Ocean farming isn’t just about food. It’s about transforming an entire workforce, transforming fishers into restorative ocean farmers. My job has never been to save the seas; it’s to figure out how the seas can save us. I say that because millions of years ago mother nature created two technologies designed to mitigate our harm: shellfish and seaweeds. Oysters filter up to 50 gallons of water a day, pulling nitrogen—the cause of our oceans’ spreading dead zones—from the water column. Our farmed kelp, called the Sequoia of the sea, soaks up five times more carbon than land based plants. Seaweeds could be a powerful source of zero-input biofuel; feasibility studies suggest we might produce 2,000 gallons of ethanol per acre—that’s a 30 times higher yield than soybeans and five times more than corn. According to the Department of Energy, if you were to take a network of our farms equaling half the size of the state of Maine, you could replace all the oil in the United States.

Our farms function as storm-surge protectors, breaking up wave action to reduce the impact of hurricanes and rising tides. And they serve as artificial reefs, attracting more than 150 species of aquatic life. Sea horses, striped bass and grey seals come to eat, hide, and thrive on our farms. My farm used to be a barren patch of ocean, now it’s a flourishing ecosystem. As fishermen, we’re no longer pillagers, hunting the last fish. We are a new generation of climate farmers who have joined the fight to restore our planet. We’re trying to break down the seawalls that separate our land-based and ocean-based food systems. Even the best land-based farms pollute, sending nitrogen into our waterways, so we use our kelp to capture that nitrogen, turn it into liquid fertilizers, and send it back to organic farmers to grow their wonderful vegetables. When the nitrogen then runs back into Long Island Sound, we capture it again.

We are also working on new forms of livestock feeds. For example, there’s exciting—though still preliminary—research that suggests adding algae to diets could reduce methane output in cattle by up to 90%. The idea is to build a bridge between land and sea in order to close the loop between our food systems. Too often our thinking stops at the water’s edge. A bridge is needed.

The blue-green economy

Our goal is to build a just foundation for the blue-green economy. Saving the seas is not enough. There is 40% unemployment in my hometown. I wouldn’t be doing this work unless it created jobs for my people, unless it opened up new opportunities for the three billion folks who depend on our oceans to make a living.

Our old economy is crumbling. I can’t get cell service in half of the country, let alone decent health care or a healthy meal. The old economy is built on the arrogance of growth at all costs, profiting from pollution, and the refusal to share economic gains with 99% of Americans. But out of the ashes of the old economy, together we are building something new based on new-economy principles of collaboration, community-driven innovation, shared profits, and meeting social needs. Because ocean agriculture is still in its infancy, we have the unprecedented opportunity to build a model from scratch, to build from the bottom up an economy that works for everyone, not just a few. We have the opportunity to learn from the mistakes of industrial agriculture and aquaculture. This is our chance to do food right.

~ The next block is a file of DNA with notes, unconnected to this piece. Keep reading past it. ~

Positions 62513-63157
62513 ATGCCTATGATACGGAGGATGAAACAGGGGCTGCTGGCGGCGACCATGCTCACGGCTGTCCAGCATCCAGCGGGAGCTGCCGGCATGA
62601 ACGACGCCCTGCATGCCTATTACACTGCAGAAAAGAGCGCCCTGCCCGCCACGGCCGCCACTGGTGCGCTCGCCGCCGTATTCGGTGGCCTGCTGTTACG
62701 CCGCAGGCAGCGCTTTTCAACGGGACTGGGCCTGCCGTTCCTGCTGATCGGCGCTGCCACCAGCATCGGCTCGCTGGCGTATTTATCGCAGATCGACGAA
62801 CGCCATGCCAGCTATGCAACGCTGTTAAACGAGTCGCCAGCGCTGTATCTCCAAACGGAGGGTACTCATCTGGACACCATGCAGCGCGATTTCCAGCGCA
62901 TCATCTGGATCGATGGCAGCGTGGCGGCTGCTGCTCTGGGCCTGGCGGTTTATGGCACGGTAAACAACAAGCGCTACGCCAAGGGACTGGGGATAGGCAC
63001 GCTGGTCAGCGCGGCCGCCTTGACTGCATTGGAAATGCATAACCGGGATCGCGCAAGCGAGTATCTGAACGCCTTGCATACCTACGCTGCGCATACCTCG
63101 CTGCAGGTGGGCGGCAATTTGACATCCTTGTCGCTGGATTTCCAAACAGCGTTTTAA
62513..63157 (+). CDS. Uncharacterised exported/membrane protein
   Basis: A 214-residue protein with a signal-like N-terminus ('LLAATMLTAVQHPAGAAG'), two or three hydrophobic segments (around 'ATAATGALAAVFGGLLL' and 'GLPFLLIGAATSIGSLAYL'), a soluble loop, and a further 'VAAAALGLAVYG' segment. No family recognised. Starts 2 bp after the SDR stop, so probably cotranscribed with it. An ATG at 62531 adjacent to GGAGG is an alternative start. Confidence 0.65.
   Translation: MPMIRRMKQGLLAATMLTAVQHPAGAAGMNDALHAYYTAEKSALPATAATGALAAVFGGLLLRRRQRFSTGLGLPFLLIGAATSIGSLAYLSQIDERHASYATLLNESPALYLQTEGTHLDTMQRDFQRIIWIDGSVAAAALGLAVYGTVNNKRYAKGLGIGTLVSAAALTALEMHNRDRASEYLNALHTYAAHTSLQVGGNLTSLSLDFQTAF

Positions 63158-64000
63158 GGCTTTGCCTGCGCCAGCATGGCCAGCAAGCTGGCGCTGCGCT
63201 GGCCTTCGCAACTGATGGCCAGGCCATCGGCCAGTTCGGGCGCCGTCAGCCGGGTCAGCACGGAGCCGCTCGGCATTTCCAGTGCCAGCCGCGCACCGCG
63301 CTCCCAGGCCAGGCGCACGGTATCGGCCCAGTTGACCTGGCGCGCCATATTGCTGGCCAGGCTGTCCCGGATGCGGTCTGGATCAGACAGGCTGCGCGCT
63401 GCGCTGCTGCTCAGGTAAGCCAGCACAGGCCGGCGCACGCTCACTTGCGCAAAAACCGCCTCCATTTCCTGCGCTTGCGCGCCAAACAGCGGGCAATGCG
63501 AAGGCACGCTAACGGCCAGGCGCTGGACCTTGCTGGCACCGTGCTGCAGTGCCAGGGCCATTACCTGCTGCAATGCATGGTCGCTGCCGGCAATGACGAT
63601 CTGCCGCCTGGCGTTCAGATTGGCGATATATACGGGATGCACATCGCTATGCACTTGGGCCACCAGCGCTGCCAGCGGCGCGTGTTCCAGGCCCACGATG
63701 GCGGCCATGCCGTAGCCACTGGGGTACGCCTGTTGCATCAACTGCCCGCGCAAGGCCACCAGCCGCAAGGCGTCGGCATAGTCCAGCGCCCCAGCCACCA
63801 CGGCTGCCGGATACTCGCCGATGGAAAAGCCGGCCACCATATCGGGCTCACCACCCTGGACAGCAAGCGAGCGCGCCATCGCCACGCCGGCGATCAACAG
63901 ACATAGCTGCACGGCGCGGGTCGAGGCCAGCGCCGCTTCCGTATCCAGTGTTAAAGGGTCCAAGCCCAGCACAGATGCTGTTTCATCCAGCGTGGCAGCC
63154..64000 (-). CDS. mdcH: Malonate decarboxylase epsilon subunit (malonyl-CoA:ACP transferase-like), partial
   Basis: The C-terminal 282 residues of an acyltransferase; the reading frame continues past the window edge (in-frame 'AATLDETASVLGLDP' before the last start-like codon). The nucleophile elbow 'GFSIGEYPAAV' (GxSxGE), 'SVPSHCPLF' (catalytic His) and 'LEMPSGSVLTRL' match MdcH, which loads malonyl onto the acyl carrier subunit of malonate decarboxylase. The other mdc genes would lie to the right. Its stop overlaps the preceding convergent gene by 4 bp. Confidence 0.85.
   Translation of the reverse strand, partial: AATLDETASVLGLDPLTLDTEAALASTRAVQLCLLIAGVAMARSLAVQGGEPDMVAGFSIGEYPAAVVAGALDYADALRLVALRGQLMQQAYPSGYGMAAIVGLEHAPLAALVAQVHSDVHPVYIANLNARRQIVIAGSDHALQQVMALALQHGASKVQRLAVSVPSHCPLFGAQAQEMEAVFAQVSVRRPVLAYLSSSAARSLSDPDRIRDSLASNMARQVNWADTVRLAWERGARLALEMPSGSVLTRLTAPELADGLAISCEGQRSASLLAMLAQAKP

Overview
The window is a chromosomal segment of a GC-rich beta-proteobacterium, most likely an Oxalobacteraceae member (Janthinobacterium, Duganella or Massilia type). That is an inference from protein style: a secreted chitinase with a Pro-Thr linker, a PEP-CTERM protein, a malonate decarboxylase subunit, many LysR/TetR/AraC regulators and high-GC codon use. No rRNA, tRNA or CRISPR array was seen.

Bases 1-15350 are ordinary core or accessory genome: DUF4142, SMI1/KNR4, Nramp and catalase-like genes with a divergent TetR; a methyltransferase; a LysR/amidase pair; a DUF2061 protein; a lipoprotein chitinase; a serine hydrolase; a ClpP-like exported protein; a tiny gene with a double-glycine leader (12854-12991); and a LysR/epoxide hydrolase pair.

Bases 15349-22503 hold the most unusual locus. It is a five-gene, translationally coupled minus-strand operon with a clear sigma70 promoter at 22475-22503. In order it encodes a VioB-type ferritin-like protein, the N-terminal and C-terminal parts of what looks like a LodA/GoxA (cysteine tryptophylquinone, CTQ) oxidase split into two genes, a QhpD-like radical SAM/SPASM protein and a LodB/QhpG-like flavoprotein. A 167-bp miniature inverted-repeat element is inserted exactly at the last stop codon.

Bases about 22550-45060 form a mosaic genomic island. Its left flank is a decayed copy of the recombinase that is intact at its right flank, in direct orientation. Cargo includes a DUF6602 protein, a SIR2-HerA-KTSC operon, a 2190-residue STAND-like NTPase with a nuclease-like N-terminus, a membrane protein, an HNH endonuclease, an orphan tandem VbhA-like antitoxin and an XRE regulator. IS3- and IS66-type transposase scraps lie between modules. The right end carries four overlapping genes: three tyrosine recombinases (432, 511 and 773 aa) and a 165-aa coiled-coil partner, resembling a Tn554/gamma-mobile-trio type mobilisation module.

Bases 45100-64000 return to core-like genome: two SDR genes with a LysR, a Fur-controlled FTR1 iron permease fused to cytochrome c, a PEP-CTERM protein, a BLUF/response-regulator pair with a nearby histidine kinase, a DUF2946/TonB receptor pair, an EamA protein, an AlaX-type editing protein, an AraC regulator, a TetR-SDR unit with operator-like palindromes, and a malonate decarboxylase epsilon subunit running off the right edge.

We addressed the first question of farm replication and scale, not by patenting or franchising—those are tools of the old economy—but by open-sourcing our farming model so that anybody with 20 acres and a boat and $30,000 can start his or her own farm. One of our new farmers is a third-generation lobsterman who was unemployed because climate change had pushed lobsters northward. We got him up and running, growing and selling the first year. Among our other farmers are former Alaskan salmon fishermen, an Iraq war veteran, and a Latino family whose ancestors were driven off their farmlands in Mexico. We replicate and scale by specifically designing our farms to require low capital costs and minimal skills. We seek simplicity not complexity. We believe that replication is driven by setting low barriers to entry so that people from all walks of life can grow and prosper with us. At the same time our farmers receive startup grants, access to free seed, gear donated by Patagonia, and two years of free consulting from GreenWave. What is most important, we guarantee to purchase 80% of their crops for the first five years at triple the market rate.

We intend to create stable and secure markets that give our beginning farmers time to learn the trade and to scale up their farms. They keep farming because they know they’ll get paid well for what they grow. Our vision is hundreds of small-scale ocean farms dotting our coastlines, surrounded by conservation zones. Imagine a Napa valley of ocean terroirs dotting out coastlines.

We envision 3D farms embedded in wind farms, harvesting not only wind but also food, fuel and fertilizers. We envision using shuttered coal plants—like the one closing in Bridgeport, Connecticut—for processing animal feed and salt. We want to repurpose the fossil-fuel and fishing industries so that they will protect rather than destroy our oceans.

Getting out of the boutique food economy and recreating an industry

The second question is how to build the infrastructure needed to ensure that ocean farmers and communities will reap the rewards of the blue-green economy. For too long, farmers and fishermen have been caught in the beggar’s game of selling raw commodities while others soak up the profits; too many of us are locked in the boutique food economy, selling as CSAs and at farmers markets, with the majority of us not making an adequate living and having to hold down multiple jobs to make ends meet. But now, in our unexplored oceans we have a chance to plan ahead and to build an infrastructure in the right way. One of our new farmers, a 65-year-old fisherman, whose family has fished in Rhode Island for 300 years, put it this way: “The last thing we want to do with 3D farming is re-create the fishing industry.”

Instead of repeating history we’re building infrastructure from seed-to-harvest-to-market. We’re starting nonprofit hatcheries so that our farmers can access low-cost seed. We’re creating ocean seed banks so that the Monsantos of the world can’t privatize the source of our food and livelihoods. We cap the price of a sublease at $50 an acre per year so that low-income ocean farmers can access property. But by “property” we do not mean privatization. Our farmers don’t own their patch of ocean; they own only the right to grow shellfish and seaweeds there, which means that anyone can boat, fish, or swim on their farms. I own the process of farming but not the property, and this keeps my farm as shared community space. We’re also building in levers of community control. Leases are up for review every five years so that if I’m farming unsustainably, my rights can be revoked.